Posted 20 hours ago

Don't Sleep, There are Snakes: Life and Language in the Amazonian Jungle

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His perplexing objective was “to convince happy, satisfied people that they are lost and need Jesus as their personal savior.

The Piraha have frequent contact with neighboring tribes and Brazilians, traders, anthropologists, linguists on a regular basis, yet they are isolationists and somehow seem to avoid being contaminated by any hint of consumerism, ambition or outside culture in any sense.In his book he states although the Pirahas perceive color they do not have simple words for it like we are used to.

To speak the language well he must understand the culture and context for the Piraha, and there is no reason they would eat a salad. It creeps me out when over-educated/churched white people go to live in jungles with non-white/non-educated/underprivileged people to "learn" their way and then promote their way of life as some kind of idyllic vision. Whilst I understand the sentiment, frankly, I would rather that others sent out with that as their missionary mindset, should rethink not only what, but why they are doing what they are doing. The fact that Everett went there to convert the Pirahã to Christianity but ended up losing his own faith was an impressive plot twist. They thought that the Pirahãs were lazy and stupid, because they had zero interest in pursuing wealth, or plundering their ecosystem.The fact is that every phenomena has a multitude of explanations, and it's incredibly problematic that Everett argues from a position of experiential superiority (I lived with them, I know them, I am them, etc. I am not criticizing the work he has done or the conclusions he has come to professionally, but just felt this book was too shallow a document to satisfy my thirst for deeper knowledge of the Pirahã culture or language.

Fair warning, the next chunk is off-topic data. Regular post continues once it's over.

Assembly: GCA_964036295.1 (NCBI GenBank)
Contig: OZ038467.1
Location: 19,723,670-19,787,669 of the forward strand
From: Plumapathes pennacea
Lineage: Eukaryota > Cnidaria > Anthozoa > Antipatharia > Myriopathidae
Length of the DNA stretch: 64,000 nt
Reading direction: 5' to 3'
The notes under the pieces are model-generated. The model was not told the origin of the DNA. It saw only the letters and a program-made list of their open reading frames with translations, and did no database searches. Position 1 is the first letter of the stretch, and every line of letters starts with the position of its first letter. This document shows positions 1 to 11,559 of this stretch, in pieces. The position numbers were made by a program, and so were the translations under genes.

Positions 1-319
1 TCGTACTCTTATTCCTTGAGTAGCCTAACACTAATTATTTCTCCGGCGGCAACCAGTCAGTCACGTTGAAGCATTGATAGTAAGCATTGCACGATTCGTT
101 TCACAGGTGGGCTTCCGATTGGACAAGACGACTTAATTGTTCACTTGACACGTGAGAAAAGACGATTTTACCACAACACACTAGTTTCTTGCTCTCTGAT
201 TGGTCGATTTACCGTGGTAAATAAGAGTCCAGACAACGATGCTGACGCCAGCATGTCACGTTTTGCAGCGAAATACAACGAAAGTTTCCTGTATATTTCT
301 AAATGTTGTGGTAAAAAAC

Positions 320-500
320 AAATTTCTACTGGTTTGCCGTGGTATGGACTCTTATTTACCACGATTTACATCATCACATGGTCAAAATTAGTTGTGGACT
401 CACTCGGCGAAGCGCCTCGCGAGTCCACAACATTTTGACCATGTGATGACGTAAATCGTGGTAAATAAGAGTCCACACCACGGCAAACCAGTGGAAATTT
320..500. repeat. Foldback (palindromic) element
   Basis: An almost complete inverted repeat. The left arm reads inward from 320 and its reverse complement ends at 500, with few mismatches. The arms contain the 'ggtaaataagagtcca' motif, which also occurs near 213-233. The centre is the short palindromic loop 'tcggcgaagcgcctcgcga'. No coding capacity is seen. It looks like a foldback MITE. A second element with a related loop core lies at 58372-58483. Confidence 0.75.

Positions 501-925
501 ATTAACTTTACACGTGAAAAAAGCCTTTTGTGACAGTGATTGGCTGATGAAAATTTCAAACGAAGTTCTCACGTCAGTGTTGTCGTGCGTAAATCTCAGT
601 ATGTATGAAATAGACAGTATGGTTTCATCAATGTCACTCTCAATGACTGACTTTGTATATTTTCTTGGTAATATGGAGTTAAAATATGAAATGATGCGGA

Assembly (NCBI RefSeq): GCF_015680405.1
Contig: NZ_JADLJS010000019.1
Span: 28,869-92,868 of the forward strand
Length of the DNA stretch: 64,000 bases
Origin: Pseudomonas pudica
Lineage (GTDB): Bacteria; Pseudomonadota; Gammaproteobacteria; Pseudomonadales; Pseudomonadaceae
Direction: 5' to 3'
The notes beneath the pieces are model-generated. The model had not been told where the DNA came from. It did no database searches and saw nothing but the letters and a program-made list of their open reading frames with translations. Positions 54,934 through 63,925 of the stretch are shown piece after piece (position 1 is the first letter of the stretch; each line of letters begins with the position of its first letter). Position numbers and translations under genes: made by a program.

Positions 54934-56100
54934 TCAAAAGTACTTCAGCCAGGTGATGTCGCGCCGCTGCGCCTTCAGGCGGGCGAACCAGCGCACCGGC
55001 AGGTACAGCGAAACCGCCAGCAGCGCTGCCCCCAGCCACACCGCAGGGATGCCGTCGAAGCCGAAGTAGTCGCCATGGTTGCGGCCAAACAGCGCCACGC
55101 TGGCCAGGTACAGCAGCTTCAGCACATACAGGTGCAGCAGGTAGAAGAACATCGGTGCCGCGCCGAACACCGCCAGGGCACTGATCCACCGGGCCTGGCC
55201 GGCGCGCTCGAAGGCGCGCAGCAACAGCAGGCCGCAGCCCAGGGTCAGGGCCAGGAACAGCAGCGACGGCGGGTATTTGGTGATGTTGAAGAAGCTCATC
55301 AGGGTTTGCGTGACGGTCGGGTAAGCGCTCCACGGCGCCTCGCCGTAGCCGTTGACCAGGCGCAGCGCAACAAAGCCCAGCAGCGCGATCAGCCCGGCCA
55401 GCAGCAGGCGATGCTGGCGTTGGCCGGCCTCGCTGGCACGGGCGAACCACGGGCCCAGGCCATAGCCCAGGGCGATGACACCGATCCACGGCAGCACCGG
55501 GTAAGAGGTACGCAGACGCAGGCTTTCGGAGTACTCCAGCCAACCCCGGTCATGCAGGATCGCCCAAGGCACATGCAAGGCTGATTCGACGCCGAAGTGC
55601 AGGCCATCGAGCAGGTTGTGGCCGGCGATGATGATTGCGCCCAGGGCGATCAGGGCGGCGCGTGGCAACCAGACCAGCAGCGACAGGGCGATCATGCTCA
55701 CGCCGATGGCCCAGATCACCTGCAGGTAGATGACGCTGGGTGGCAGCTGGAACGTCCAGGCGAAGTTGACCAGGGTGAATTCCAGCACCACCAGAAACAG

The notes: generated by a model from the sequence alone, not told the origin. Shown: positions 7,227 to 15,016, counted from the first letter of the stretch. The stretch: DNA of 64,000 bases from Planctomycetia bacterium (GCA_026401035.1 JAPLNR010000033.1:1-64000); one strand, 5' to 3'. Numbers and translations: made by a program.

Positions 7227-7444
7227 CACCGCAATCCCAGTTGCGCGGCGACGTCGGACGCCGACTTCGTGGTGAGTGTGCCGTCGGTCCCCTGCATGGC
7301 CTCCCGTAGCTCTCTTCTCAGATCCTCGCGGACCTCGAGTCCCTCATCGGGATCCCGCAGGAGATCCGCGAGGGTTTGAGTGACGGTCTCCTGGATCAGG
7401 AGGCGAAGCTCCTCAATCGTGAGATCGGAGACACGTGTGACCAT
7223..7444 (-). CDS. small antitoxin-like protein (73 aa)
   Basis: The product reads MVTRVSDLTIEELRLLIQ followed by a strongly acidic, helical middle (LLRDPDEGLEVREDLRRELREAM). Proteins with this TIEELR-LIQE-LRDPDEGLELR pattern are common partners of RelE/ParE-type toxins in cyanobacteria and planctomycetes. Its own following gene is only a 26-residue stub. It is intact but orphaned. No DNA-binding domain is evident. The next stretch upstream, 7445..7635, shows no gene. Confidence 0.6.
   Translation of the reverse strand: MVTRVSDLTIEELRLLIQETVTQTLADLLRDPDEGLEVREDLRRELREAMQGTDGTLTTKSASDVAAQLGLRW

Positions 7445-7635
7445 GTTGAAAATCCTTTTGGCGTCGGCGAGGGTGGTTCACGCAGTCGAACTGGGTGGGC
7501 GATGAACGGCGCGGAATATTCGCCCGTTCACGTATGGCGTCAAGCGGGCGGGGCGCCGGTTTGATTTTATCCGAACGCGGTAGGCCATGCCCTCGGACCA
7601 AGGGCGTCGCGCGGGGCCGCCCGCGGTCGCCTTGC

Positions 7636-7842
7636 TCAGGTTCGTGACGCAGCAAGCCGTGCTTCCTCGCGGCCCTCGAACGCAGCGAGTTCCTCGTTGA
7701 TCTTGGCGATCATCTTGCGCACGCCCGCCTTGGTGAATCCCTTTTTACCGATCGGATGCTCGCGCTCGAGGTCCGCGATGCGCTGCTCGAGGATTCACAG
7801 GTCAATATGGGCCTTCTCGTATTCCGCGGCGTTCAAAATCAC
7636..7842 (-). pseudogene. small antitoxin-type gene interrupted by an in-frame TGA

Aggression is observed from time to time, from mild to severe (Keren witnessed a gang rape of a young unmarried girl by most of the village men). It took him YEARS to realise that the reason behind was that poor Brazilian people keep dying of all sorts of diseases and the world doesn't stop turning, so Brazilian people didn't understand why it should stop turning because of an American being sick. My dwelling was flanked by two smaller Pirahã huts of similar construction, where lived Xahoábisi, Kóhoibiíihíai, and their families.

In another blog about this book I found an interesting comment that, “linguistics is populated by a deeply factionalized group of scholars who tend to dismiss their opponents as frauds.

Everett is initially shocked at how indifferent the Pirahas seem when his wife and daughter are dangerously ill, shouting after him to bring supplies when he sets off on a nightmare trip to find medical help. Everett gives the example that the Pirahas view dreams as indistinguishable from waking life, because both are things they see and therefore are to be treated in the same way.Kevin, though you might not be interested in the whole book, I highly recommend the New Yorker article I linked to above. He never discusses nor seems concerned about the possible traumatic effects such fear and threat of violence might evoke in the women and children.

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